You can zoom in and out with the camera and it turns out that the zoomed out angle and the small sprites give you room to perform your gestures and it perfectly complements the controls. And I didn’t realise that at the time, but yeah, it works really well.
So in terms of releasing this, are you self-publishing the game and doing all the marketing and PR stuff by yourself?
Yeah. With the marketing budget, unless you’re throwing hundreds of thousands at user acquisition [a fancy term that really means getting people to download your app] my marketing budget was just a drop in the ocean compared to the big guys. Simon Read from New Star Soccer has put money into the game and he’s been a mentor for me.
I didn’t actually know that Simon had put money into it.
There’s been no press release, but I’m sure it’s ok for me to say. It’s not just the money that’s been helpful really, it’s been more than that. We used to play together in a Pro Evolution Soccer online league together and this was before New Star Soccer. So then we started coding, I did a puzzle game in Monkey [a programming language which New Star Soccer was also programmed in] so I’ve always had him as a friend.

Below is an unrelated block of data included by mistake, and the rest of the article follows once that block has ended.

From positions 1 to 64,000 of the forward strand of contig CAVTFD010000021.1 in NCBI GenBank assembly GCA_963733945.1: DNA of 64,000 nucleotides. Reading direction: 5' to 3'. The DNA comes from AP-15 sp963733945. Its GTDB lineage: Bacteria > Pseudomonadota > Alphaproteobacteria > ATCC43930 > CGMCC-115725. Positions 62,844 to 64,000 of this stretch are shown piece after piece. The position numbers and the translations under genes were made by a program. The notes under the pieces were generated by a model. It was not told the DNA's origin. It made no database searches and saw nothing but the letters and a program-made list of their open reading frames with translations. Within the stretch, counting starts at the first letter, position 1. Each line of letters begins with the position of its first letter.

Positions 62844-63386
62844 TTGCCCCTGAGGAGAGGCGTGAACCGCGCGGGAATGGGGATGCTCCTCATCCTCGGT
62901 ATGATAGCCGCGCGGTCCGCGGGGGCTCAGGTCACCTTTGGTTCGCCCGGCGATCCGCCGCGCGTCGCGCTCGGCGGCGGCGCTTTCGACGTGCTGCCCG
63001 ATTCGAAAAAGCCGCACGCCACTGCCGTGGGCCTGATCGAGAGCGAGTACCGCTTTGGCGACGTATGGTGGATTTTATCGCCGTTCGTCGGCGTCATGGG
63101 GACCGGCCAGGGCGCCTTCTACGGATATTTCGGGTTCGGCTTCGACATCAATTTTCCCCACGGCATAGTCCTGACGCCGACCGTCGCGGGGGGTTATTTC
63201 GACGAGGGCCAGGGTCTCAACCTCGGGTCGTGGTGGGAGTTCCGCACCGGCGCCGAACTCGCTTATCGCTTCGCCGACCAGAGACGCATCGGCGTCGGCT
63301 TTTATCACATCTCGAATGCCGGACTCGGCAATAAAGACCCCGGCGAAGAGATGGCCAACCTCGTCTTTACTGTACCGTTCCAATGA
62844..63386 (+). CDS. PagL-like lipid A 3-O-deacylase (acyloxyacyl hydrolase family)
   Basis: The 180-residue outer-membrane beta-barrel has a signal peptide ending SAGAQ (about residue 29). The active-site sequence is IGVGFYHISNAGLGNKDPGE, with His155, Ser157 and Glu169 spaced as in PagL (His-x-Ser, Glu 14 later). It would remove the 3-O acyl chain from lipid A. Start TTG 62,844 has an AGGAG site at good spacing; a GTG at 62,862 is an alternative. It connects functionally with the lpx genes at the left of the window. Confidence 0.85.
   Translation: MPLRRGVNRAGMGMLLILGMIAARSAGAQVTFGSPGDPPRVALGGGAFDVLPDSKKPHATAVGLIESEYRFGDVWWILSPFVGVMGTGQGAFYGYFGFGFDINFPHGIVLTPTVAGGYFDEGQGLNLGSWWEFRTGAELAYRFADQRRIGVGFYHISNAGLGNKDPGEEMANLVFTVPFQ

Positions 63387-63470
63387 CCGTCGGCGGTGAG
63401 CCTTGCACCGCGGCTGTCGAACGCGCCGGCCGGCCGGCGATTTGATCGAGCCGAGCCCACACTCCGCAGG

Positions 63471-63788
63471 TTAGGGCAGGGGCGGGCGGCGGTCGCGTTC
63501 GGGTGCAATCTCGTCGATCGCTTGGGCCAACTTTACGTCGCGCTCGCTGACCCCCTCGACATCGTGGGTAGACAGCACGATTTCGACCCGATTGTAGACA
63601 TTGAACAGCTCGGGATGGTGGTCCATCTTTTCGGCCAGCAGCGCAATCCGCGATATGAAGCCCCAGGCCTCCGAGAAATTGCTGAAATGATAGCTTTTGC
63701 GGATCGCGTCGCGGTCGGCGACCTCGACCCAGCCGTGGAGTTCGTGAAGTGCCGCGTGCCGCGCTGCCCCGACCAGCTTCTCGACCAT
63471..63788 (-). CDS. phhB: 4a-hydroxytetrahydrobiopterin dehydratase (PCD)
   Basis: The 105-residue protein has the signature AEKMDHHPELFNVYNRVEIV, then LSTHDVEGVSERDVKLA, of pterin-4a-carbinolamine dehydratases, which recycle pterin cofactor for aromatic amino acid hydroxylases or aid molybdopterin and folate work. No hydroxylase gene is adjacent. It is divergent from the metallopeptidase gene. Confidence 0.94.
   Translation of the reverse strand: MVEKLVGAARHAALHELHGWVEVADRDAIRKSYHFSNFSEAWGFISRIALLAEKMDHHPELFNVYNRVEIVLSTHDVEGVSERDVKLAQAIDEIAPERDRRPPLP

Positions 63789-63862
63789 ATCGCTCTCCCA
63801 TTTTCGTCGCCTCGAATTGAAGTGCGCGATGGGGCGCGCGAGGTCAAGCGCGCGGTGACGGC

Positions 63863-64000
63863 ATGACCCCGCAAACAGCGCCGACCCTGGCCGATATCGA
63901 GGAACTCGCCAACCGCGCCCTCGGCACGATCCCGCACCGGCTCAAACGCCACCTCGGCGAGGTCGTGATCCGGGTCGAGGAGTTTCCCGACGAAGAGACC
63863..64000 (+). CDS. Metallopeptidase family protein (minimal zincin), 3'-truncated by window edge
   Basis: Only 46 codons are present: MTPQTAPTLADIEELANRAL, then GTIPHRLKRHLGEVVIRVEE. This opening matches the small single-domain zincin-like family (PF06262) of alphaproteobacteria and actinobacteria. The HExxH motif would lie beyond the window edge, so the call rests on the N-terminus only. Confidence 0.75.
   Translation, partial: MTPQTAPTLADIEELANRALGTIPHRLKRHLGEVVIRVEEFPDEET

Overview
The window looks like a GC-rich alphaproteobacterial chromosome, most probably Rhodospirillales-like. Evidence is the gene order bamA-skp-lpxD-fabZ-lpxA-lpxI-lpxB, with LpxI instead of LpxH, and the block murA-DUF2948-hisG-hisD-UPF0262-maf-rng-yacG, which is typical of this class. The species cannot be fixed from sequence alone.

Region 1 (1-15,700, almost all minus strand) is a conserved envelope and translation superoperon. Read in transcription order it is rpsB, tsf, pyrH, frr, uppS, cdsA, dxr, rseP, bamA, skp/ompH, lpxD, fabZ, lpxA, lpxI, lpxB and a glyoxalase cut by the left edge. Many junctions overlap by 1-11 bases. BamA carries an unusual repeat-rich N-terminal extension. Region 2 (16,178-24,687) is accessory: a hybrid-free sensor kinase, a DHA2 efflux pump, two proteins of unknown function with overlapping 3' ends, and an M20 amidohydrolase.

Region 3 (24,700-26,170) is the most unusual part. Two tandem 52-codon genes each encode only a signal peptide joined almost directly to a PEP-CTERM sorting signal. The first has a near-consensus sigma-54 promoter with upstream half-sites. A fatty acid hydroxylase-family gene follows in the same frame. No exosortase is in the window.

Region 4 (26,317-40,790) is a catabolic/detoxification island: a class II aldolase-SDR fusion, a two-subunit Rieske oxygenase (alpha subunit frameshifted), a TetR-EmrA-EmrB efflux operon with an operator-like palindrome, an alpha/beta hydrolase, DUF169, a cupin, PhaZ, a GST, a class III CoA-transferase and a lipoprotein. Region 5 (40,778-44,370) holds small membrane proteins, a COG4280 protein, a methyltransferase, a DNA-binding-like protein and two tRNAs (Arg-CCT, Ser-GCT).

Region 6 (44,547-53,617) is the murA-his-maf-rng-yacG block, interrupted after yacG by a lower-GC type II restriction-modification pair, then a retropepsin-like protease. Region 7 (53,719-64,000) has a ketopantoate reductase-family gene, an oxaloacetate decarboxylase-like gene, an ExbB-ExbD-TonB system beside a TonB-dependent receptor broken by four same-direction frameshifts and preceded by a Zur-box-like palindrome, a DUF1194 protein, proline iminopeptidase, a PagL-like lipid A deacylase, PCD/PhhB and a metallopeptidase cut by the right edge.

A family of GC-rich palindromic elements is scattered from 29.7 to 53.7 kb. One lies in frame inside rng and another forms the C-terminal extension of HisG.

So when I did the initial demo of Tiki Taka Soccer I showed it to him, so he’s always been there and he’s a really good person to bounce off because it’s very easy to get side tracked when you think of things. So when I’ve been able to go to him and go “should we add x,y, z?” he’ll say, “No, finish the game.”
How has it been developing the game on your own?
The first thing I did was move back to Somerset! I had to do that, but I also got some funding from Creative England who had funds available for certain areas of the country including the South West. I had to go to them three times to get the money but we got there in the end. But the main thing was getting out of London.
And, how do you plan to make money from this?